Statutory registration for psychologists has not yet been established in Ireland, and the term ‘psychologist’ is currently not a protected title. The current situation is open to exploitative practises, as Monday’s broadcast illustrates.
Fórsa trade union represents health and social care professionals, including psychologists.
The union commends the families who spoke out about the current problems arising from underinvestment in the State’s disability services on Monday’s broadcast of RTÉ Investigates (Monday 6th March).
Despite pressure from Fórsa over more than 12 months, the HSE has yet to produce a workforce plan for Children’s Disability Network Teams (CDNTs). A recent staff census reveals that there is a very significant vacancy rate within the range of necessary professions for CDNTs.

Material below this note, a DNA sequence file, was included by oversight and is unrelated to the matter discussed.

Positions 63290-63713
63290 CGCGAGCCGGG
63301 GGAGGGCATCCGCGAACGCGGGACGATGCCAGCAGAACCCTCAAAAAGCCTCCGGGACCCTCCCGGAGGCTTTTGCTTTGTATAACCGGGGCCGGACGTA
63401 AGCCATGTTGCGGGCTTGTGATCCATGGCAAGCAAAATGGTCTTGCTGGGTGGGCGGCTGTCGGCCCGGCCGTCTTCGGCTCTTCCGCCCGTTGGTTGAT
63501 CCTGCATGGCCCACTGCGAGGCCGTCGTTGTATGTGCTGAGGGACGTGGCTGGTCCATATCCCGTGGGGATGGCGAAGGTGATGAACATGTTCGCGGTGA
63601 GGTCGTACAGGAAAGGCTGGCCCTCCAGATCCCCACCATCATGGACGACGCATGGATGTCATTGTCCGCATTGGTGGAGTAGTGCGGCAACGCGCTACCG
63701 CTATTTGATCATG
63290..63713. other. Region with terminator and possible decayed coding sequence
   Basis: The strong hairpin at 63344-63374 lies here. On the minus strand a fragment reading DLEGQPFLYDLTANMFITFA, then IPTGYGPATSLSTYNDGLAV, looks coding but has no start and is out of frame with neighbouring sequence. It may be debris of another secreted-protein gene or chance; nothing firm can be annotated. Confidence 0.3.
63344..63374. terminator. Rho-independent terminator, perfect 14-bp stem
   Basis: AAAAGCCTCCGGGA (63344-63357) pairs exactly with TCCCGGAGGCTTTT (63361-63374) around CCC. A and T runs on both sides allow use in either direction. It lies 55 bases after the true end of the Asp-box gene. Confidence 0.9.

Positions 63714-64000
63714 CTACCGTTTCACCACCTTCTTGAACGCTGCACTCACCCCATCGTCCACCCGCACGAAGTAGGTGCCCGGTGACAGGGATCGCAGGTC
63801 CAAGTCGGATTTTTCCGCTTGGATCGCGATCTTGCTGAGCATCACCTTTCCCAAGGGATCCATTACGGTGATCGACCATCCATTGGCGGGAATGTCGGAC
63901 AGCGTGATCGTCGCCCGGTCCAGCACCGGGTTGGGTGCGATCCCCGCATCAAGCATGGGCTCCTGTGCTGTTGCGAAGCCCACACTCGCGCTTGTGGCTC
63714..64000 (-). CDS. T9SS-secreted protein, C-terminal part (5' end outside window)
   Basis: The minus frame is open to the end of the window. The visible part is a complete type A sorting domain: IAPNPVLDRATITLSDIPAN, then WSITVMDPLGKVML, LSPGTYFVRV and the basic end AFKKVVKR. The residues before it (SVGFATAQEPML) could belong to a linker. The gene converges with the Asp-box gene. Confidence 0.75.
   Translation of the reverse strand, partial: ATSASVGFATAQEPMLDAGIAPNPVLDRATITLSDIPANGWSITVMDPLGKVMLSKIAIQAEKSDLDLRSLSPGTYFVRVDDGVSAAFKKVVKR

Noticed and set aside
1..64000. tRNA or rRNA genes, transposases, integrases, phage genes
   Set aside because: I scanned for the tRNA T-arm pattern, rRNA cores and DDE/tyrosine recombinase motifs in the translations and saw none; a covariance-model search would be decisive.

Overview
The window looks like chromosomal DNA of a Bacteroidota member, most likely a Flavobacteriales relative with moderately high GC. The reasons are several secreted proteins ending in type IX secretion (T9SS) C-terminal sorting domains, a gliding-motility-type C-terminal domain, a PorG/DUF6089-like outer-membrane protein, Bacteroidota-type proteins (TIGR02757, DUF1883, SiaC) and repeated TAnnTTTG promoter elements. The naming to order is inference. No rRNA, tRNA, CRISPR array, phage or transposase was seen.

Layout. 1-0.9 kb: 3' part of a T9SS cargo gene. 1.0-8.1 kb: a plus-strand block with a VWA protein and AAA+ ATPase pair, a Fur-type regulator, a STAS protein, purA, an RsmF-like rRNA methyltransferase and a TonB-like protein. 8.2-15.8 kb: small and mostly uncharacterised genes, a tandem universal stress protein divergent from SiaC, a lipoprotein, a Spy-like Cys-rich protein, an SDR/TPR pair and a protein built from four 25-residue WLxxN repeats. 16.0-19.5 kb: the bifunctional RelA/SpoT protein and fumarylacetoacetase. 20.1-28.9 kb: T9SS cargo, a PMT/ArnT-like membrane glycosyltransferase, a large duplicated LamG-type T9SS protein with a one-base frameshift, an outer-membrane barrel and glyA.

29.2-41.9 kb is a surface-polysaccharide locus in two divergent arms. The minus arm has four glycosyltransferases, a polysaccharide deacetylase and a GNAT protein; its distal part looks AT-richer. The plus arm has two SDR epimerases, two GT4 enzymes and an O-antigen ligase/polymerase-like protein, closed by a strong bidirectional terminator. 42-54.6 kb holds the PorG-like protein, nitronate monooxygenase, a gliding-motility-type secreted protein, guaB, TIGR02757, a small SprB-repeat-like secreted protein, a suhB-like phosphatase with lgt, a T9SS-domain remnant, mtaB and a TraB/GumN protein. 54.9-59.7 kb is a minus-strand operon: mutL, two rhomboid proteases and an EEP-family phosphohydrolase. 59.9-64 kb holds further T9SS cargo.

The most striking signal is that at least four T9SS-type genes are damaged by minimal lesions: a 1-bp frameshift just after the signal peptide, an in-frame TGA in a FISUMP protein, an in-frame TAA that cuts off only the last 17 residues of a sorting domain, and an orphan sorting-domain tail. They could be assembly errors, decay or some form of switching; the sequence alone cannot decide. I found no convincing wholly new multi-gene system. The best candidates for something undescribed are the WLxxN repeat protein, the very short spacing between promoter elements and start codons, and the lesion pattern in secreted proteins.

The absence of a HSE/Department of Health plan for how to properly staff these services, and to meet both current and future demand, is driving the high vacancy rate.
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Statutory registration for psychologists will eventually play an invaluable role in protecting vulnerable members of the public from unqualified individuals practising as psychologists.
Fórsa acknowledges the complexity of the process to protect the title of psychologist. The Psychologists Registration Board was established in 2017. The union continues to engage regularly on the issue of statutory registration for psychologists with the State’s health regulator, CORU.
However, based on Fórsa’s most recent engagement with CORU, the union remains extremely concerned that that it may be 2030 before any register opens for psychologists. Even the most optimistic projections suggest the register is still up to five years away.
Fórsa believes that the Minister for Health must, as a matter of urgency, establish a high-level forum to progress regulation in a shorter timeframe.
Fórsa recognises the hard work of its highly dedicated psychology members. They continue to do their best to deliver highly valuable services despite the risk to staff, children and families caused by current staff shortages.